The word strategy comes from the Greek word “strategos” meaning “to spread and lead”. In the 17th and 18th centuries, it was mostly used in the military context to deploy military means for a successful result. It entailed looking at the bigger picture, structuring different pieces of information, and determining the course of action. Even as the word grows out of its military usage into a business context, the underlying skills remain the same:
Big Picture/ Top-Down Thinking
Take an example, you are starting a lemonade business. You bought a cart, made some lemonade, and went to the corner near your house to start selling. Over a while, you notice the time when most people are coming or their age range. With that information, you slowly modify your working time and market proposition. This is an example of bottom-up thinking (the most common way our mind works) where we group observations to find solutions.
On the other hand, before shouting at the corner, you ask yourself: Is Lemonade is the business I want to go into? Is there enough market for Lemonade? Who would I be targeting? How am I different than others? This is top-down thinking, taking a step back and asking why we are doing what we are doing! In a business context, both bottom-up and top-down thinking is needed. However, as our human mind tends towards bottom-up thinking, we necessarily don’t train our minds to think top-down—a space owned by strategists using tools like pyramid principle.
In our busy lives, most of the time, we jump directly into solving the problem and start fire-fighting rather than asking a simple question, “are we solving the right problem?”
Jonathan Kool said, “Pick battles, big enough to matter and small enough to win.” Solving problems is a systematic process to determine the right issue, evaluate potential options, and act on the prioritized solution. We act when we know what we are doing, given the information available at that moment. In strategy, there are various tools like issue trees or hypothesis trees to guide the process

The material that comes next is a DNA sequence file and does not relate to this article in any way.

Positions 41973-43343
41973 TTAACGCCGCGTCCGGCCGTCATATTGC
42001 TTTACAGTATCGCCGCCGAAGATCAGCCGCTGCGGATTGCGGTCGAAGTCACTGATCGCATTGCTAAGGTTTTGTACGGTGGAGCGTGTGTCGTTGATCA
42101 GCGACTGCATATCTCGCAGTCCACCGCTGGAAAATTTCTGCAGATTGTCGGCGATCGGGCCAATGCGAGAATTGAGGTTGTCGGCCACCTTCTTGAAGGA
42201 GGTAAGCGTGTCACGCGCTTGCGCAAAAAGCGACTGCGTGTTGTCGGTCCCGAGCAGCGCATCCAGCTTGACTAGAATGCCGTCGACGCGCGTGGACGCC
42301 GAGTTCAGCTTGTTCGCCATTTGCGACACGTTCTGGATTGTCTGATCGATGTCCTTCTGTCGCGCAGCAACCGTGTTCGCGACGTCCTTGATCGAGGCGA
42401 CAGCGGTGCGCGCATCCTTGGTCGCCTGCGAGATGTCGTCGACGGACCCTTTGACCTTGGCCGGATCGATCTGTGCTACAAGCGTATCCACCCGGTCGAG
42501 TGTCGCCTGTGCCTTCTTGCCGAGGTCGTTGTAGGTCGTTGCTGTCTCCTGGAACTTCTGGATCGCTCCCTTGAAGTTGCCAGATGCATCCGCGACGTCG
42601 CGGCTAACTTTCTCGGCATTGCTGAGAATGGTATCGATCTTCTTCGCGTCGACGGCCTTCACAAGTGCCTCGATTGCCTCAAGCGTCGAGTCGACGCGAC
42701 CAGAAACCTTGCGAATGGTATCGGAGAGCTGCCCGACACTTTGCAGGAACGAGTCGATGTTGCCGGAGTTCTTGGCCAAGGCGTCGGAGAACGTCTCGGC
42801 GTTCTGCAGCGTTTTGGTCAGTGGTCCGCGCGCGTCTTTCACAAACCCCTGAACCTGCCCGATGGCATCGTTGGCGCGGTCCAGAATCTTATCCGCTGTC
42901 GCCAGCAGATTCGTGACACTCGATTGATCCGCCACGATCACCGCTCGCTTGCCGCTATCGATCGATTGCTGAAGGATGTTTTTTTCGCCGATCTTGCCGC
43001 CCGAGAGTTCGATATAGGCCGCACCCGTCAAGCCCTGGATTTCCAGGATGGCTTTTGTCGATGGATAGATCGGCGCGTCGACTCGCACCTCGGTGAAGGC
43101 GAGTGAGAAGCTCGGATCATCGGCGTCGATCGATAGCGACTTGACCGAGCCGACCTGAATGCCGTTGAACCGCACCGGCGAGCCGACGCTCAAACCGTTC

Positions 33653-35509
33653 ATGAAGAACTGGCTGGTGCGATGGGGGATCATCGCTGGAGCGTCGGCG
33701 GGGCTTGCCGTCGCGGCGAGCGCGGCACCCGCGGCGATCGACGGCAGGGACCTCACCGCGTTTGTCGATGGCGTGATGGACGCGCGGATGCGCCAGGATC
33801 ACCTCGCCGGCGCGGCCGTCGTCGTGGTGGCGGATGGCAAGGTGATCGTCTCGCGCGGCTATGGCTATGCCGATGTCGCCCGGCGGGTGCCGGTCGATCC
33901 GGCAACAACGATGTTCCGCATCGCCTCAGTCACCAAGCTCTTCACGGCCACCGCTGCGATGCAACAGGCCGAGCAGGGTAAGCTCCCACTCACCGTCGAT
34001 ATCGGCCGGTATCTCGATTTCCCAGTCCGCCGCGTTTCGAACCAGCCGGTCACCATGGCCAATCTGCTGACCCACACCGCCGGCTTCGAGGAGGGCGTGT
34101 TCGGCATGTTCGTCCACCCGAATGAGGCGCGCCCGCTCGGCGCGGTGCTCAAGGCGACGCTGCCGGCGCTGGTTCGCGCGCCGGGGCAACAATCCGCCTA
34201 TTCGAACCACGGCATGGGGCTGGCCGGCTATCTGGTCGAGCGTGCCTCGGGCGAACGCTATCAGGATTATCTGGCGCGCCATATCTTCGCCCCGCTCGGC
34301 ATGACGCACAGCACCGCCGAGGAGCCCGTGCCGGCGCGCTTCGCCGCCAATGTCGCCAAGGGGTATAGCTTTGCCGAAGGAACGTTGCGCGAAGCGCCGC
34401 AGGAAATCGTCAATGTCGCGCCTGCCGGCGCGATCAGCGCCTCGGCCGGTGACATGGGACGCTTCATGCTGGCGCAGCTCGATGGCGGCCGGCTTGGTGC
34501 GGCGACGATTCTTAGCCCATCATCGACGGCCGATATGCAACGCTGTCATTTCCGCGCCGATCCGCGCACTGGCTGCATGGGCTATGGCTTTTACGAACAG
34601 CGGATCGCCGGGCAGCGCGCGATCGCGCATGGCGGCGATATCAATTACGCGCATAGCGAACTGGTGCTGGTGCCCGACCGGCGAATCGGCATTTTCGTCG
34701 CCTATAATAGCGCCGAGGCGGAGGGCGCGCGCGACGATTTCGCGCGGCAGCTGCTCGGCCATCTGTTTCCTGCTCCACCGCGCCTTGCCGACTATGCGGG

According to a study, most senior executives cannot remember more than three things. If we put ourselves in their shoes, they hold the big picture, run from meeting to meeting making decisions, and weave different parts through a thread of connections. One can get their attention by putting one-selves in their shoes and communicating the key messages (mostly three) simply.
Leonardo da Vinci said, “Simplicity is the ultimate sophistication.” In order to show the complexity of our thoughts, we somehow miss the power of simplicity. Strategic skills involve structuring the message in an impactful and simple form to make it easy to comprehend and make decisions. The tools like MECE (Mutually Exclusive and Collectively Exhaustive) messaging helps in the journey.
According to an HBR study, 97% of 10,000 senior executives chose strategy as the most critical leadership behavior for their organization’s future success. However, many organizations still do not invest in this trainable skill. Most MBA focus on strategy as a subject but not strategic skills as an individual development area. Relatively high demand in high-impact space and not much-skilled supply can explain the worth of the work done by strategic consultants. Who thought structure and simplicity could be a high-end skill!
Meaning Quotient’s program “Sharpening Strategic Skills” aims to diffuse the strategic skills among company professionals (mid manager levels) and change makers; so that we continue asking the question “Why are we doing what we are doing?”
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